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I have a list of filepaths and want all these files to store as sha1 encoded hash in a list again. It should be as general as possible, so the files could be text as well as binary files. And now my questions are:

  1. What packages should be used and why?
  2. How consistent is the approach? With that I mean: if there could be different results with different programs using sha1 for encoding itself (e.g. sha1sum)
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I can't judge the quality of the implementations, but there are several implementations of SHA1 in packages on hackage (section Cryptography). By the definition of SHA1, it works on the bytes of the file, so whether it's text or binary doesn't matter, and all correct implementations give the same result for the same file. –  Daniel Fischer Feb 29 '12 at 16:36
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1 Answer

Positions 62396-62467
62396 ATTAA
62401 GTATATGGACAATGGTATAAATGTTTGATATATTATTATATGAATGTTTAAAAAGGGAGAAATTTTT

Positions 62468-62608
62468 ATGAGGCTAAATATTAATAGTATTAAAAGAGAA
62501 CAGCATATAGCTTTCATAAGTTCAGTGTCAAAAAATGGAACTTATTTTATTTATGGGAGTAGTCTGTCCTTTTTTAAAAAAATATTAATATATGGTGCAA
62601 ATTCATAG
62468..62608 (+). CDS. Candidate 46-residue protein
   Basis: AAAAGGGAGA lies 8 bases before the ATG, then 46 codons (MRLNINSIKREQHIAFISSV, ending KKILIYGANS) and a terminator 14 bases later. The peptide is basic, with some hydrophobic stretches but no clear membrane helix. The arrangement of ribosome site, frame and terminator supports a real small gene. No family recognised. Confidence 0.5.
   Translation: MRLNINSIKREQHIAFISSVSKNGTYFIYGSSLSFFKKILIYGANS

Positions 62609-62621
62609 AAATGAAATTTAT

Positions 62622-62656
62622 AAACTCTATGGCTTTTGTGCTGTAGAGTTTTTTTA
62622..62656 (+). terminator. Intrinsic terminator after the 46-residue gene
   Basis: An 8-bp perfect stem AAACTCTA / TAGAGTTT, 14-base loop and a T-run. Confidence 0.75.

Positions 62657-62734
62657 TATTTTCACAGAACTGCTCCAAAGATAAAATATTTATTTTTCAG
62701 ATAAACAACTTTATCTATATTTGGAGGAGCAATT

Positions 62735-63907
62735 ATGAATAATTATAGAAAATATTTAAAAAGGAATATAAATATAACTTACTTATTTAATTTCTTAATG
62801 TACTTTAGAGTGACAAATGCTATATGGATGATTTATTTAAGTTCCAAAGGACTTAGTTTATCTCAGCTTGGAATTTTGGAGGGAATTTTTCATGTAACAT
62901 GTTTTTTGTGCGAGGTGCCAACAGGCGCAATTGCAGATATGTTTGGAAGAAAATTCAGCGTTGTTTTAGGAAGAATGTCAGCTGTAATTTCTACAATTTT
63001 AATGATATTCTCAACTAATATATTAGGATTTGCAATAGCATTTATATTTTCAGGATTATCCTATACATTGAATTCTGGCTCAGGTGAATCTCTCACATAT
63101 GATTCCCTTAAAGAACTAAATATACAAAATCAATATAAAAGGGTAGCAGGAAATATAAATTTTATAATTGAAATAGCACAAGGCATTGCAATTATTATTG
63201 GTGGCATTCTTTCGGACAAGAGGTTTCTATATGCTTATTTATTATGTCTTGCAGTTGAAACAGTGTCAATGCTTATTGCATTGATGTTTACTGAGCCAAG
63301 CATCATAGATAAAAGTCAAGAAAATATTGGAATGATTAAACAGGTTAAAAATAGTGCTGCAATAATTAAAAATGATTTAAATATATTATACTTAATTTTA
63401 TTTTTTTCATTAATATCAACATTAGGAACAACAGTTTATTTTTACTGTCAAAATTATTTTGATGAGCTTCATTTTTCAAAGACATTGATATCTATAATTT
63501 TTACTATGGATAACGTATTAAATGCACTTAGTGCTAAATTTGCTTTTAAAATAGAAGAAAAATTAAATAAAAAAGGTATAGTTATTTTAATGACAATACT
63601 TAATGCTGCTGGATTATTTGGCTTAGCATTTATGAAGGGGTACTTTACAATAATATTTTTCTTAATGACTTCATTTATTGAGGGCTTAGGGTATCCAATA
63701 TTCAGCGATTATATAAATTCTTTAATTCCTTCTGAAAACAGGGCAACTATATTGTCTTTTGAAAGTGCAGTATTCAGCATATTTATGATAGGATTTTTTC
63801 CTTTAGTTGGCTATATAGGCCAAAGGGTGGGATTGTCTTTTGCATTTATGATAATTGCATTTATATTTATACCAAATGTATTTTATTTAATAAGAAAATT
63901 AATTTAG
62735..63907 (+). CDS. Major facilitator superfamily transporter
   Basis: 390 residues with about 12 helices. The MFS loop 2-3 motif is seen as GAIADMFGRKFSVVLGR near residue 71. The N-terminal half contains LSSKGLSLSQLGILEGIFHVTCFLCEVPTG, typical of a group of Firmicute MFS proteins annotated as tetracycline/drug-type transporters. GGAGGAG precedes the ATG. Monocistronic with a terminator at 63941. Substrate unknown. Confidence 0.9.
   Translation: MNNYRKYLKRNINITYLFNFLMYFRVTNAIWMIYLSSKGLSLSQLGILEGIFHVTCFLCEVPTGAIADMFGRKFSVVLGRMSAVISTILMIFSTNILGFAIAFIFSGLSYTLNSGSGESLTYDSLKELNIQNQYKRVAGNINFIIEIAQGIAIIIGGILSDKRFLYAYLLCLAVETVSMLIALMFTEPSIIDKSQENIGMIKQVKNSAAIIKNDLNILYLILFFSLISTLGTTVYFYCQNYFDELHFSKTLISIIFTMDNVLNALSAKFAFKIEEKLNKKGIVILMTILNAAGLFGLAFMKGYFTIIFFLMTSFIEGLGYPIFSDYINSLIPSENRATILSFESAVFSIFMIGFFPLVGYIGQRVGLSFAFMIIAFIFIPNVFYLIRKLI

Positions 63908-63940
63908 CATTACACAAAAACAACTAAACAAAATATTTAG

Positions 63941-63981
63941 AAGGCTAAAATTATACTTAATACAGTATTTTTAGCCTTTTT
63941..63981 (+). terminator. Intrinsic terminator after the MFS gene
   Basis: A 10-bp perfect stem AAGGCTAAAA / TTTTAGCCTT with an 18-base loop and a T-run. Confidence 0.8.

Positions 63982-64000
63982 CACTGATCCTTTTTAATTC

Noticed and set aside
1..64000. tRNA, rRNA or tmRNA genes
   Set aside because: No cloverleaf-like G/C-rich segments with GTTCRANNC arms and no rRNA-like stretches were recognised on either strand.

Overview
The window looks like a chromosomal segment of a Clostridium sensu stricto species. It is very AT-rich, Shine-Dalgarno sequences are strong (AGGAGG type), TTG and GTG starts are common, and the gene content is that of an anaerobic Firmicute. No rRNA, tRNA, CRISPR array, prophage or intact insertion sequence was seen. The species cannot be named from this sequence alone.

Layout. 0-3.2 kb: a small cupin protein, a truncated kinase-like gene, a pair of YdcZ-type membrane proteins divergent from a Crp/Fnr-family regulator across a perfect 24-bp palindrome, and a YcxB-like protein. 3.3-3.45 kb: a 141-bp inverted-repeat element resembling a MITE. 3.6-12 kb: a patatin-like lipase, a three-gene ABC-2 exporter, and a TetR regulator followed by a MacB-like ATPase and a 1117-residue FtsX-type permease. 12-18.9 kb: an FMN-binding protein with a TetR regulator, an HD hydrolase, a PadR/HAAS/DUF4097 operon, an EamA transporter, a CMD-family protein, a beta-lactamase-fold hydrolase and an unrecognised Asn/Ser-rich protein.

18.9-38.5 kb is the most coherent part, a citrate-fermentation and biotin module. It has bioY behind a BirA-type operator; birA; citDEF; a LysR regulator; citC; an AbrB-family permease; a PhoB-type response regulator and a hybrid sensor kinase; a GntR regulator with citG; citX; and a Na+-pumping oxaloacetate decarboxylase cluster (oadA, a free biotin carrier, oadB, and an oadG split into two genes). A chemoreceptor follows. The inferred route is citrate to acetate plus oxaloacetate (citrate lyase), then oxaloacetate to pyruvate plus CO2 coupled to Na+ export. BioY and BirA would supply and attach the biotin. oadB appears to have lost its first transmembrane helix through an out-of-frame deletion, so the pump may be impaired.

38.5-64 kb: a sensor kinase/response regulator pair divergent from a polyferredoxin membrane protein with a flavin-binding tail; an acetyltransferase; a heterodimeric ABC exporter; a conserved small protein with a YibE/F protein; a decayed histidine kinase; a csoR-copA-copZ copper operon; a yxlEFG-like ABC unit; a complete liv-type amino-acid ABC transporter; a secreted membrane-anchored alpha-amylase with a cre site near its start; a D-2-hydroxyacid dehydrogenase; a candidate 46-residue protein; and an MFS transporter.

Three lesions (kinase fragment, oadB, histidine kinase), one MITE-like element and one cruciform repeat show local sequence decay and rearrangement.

up vote 9 down vote accepted

The cryptohash package is probably the simplest to use. Just read your input into a lazy1 ByteString and use the hashlazy function to get a ByteString with the resulting hash. Here's a small sample program which you can use to compare the output with that of sha1sum.

import Crypto.Hash.SHA1 (hashlazy)
import qualified Data.ByteString as Strict
import qualified Data.ByteString.Lazy as Lazy
import System.Process (system)
import Text.Printf (printf)

hashFile :: FilePath -> IO Strict.ByteString
hashFile = fmap hashlazy . Lazy.readFile 

toHex :: Strict.ByteString -> String
toHex bytes = Strict.unpack bytes >>= printf "%02x"

test :: FilePath -> IO ()
test path = do
  hashFile path >>= putStrLn . toHex
  system $ "sha1sum " ++ path
  return ()

Since this reads plain bytes, not characters, there should be no encoding issues and it should always give the same result as sha1sum:

> test "/usr/share/dict/words"
d6e483cb67d6de3b8cfe8f4952eb55453bb99116
d6e483cb67d6de3b8cfe8f4952eb55453bb99116  /usr/share/dict/words

This also works for any of the hashes supported by the cryptohash package. Just change the import to e.g. Crypto.Hash.SHA256 to use a different hash.

1 Using lazy ByteStrings avoids loading the entire file into memory at once, which is important when working with large files.

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